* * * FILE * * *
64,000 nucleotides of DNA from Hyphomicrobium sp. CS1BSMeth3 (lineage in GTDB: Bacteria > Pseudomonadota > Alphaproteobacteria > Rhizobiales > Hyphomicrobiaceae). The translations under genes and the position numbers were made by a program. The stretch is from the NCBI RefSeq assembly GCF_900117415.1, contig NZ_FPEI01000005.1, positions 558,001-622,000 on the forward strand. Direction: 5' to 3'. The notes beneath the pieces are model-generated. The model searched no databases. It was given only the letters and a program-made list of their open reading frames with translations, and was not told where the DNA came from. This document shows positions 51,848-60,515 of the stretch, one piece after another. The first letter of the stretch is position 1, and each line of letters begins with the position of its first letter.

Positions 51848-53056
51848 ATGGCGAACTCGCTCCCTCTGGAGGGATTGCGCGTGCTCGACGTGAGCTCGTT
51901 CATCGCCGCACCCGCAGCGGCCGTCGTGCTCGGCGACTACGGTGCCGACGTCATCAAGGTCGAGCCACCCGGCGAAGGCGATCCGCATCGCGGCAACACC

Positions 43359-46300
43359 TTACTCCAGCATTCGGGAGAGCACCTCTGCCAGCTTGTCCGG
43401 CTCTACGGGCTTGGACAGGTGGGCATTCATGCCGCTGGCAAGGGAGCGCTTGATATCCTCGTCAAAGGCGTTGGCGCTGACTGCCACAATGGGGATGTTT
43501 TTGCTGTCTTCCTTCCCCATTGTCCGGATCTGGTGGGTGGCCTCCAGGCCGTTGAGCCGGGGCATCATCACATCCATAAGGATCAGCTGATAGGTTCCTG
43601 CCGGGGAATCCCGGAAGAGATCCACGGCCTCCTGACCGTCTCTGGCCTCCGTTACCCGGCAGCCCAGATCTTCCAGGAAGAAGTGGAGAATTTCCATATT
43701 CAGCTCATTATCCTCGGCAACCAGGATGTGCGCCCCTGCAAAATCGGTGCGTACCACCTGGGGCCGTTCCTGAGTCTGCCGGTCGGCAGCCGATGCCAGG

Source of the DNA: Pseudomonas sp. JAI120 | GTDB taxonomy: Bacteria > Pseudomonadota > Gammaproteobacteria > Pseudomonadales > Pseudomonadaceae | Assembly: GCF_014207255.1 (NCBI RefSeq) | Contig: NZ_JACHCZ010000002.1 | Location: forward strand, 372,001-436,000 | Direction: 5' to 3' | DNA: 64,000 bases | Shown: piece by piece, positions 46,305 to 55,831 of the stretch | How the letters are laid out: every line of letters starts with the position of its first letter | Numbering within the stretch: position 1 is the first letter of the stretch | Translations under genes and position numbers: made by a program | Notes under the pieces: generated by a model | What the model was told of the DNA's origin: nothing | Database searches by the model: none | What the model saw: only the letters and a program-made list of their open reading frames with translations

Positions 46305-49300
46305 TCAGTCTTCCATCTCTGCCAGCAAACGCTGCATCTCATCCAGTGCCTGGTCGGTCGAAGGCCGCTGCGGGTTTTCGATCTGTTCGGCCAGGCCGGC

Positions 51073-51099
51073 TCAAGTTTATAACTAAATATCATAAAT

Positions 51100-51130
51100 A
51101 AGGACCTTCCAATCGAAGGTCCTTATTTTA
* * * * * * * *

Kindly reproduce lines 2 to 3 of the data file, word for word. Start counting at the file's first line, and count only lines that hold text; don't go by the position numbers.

Positions 51848-53056
51848 ATGGCGAACTCGCTCCCTCTGGAGGGATTGCGCGTGCTCGACGTGAGCTCGTT